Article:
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The uneven geographic distribution of critical mineral resources used in clean energy supply chains makes international collaboration and strategic partnerships crucial, a new report by the International Energy Agency (IEA) has said.
The report said that the three largest producer countries account for at least 70% of the manufacturing capacity for technologies related to solar panels, wind, EV batteries, electrolyzers, and heat pumps. China was dominant in all of them.
A big chunk of mining for critical minerals was concentrated in a small number of countries. For instance, the Democratic Republic of Congo produces over 70% of the world’s cobalt, and just three countries – Australia, Chile, and China – account for more than 90% of global lithium production.
In its Energy Technology Perspectives 2023, the IEA provides a comprehensive analysis of global manufacturing of clean energy technologies and their supply chains today. It also maps out how they are likely to evolve as the energy transition advances.
The report highlights the specific challenges related to the critical minerals needed for many clean energy technologies, noting the long duration for developing new mines and the need for strong environmental, social, and governance standards are hurdles.
The risk of tight supply chains, in turn, results in pushing up the prices for clean technologies, thereby making countries’ energy transitions more difficult and expensive, the IEA report said.
Increasing prices for cobalt, lithium, and nickel led to the rise in electric vehicle battery prices which jumped by nearly 10% globally in 2022. The cost of wind turbines outside China has also been rising after years of decline, and similar trends are being seen in solar PV.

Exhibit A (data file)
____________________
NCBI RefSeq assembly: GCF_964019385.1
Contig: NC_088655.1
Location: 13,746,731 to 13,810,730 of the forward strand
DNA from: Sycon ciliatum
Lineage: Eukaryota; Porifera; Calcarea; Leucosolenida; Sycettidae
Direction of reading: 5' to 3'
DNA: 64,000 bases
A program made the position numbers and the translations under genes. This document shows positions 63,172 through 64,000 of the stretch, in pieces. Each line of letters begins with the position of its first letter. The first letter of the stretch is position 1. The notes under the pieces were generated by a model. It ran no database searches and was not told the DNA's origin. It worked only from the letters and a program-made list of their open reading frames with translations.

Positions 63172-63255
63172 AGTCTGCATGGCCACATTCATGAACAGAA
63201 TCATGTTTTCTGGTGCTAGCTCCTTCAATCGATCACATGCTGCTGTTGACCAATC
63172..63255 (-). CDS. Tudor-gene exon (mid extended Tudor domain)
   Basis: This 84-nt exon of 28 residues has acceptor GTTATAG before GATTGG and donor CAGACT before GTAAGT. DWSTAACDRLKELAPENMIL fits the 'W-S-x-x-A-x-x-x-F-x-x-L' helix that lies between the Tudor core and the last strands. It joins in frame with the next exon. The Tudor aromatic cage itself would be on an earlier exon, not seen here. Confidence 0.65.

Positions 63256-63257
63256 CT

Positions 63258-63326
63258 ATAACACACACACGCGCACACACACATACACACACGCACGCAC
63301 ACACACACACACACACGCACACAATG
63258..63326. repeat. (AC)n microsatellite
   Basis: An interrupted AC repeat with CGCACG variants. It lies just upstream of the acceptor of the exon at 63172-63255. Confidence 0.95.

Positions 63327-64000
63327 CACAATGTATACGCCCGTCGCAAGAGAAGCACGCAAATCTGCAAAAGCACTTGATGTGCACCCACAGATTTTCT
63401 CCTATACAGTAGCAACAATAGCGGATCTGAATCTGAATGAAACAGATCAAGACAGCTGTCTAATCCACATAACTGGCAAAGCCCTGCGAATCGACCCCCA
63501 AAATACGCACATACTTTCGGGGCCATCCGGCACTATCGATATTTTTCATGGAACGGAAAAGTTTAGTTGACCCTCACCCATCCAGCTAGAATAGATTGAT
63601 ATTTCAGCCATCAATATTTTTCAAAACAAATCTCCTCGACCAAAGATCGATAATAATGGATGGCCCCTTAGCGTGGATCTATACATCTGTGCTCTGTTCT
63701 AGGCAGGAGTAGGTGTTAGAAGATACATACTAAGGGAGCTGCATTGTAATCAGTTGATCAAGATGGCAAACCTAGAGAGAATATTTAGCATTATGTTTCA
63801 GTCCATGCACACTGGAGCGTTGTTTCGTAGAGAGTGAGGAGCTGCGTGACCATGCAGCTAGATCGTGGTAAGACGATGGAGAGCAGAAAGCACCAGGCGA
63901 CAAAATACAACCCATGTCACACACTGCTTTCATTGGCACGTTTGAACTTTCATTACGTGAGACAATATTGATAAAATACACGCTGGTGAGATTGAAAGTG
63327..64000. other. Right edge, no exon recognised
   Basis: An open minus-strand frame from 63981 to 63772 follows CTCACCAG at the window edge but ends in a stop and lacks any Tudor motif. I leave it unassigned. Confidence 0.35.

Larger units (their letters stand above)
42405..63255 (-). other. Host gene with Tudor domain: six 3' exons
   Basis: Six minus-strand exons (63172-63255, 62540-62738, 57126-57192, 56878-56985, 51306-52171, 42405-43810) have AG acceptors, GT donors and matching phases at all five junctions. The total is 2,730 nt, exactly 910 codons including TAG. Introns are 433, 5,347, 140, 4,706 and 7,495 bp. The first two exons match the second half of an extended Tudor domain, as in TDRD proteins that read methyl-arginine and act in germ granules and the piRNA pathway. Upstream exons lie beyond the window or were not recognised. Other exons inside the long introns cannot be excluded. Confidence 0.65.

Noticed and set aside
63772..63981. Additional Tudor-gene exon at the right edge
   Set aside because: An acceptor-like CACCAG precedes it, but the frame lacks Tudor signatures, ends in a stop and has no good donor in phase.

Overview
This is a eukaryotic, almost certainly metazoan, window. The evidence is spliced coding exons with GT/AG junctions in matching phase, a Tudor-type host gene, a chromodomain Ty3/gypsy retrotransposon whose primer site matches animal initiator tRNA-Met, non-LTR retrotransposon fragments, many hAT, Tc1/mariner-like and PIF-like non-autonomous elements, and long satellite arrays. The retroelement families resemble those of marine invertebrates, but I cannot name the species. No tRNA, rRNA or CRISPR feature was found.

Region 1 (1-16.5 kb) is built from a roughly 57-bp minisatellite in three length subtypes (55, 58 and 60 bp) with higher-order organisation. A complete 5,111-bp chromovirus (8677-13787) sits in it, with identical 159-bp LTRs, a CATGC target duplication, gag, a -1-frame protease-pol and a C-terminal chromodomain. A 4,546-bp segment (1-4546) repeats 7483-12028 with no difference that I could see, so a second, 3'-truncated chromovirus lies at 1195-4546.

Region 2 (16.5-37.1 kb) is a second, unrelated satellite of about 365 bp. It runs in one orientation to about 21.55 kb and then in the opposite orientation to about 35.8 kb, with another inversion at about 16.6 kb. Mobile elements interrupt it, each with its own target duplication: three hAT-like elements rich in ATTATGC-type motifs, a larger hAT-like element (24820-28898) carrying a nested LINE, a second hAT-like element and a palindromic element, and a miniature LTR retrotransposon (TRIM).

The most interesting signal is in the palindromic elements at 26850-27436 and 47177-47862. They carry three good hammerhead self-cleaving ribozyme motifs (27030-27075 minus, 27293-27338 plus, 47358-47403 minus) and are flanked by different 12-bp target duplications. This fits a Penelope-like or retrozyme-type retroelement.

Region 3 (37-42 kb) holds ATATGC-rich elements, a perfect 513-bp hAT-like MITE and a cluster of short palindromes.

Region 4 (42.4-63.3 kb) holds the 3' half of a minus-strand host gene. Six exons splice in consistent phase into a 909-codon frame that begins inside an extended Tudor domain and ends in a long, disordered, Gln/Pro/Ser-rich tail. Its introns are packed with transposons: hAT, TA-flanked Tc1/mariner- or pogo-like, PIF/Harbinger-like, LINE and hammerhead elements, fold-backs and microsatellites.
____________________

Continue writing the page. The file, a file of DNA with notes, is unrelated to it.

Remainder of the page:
Industrial Strategies by Major Economies
IEA Executive Director Fatih Birol said that a new global energy economy has become a central pillar of economic strategy and every country needs to identify how it can benefit from the opportunities and navigate the challenges.
The report noted that major economies were combining their climate, energy security, and industrial policies into broader strategies for their economies.
For instance, the Inflation Reduction Act (IRA) in the United States, the Fit for 55 package and REPowerEU plan in the European Union, Japan’s Green Transformation program, and the Production Linked Incentive (PLI) scheme in India encouraged the manufacturing of solar PV and batteries.
China, it said, was working to meet and even exceed the goals of its latest Five-Year Plan.
Amid the regional ambitions for scaling up manufacturing, the report underscored the importance of international trade in clean energy technology supply chains.
Nearly 60% of solar PV modules produced worldwide were traded across borders. Trade was also important for EV batteries and wind turbine components, with China being the main net exporter today.
Future Estimates and Meeting Net-Zero
The report suggested that if countries worldwide fully implement their announced energy and climate pledges the global market for key mass-manufactured clean energy technologies would be worth around $650 billion a year by 2030, three times today’s level.
Birol said, “If everything announced as of today gets built, the investment flowing into manufacturing clean energy technologies would provide two-thirds of what is needed in a pathway to net zero emissions.”
However, the report found only 25% of the announced manufacturing projects globally for solar PV were under construction or beginning construction. The number was around 35% for EV batteries and less than 10% for electrolyzers.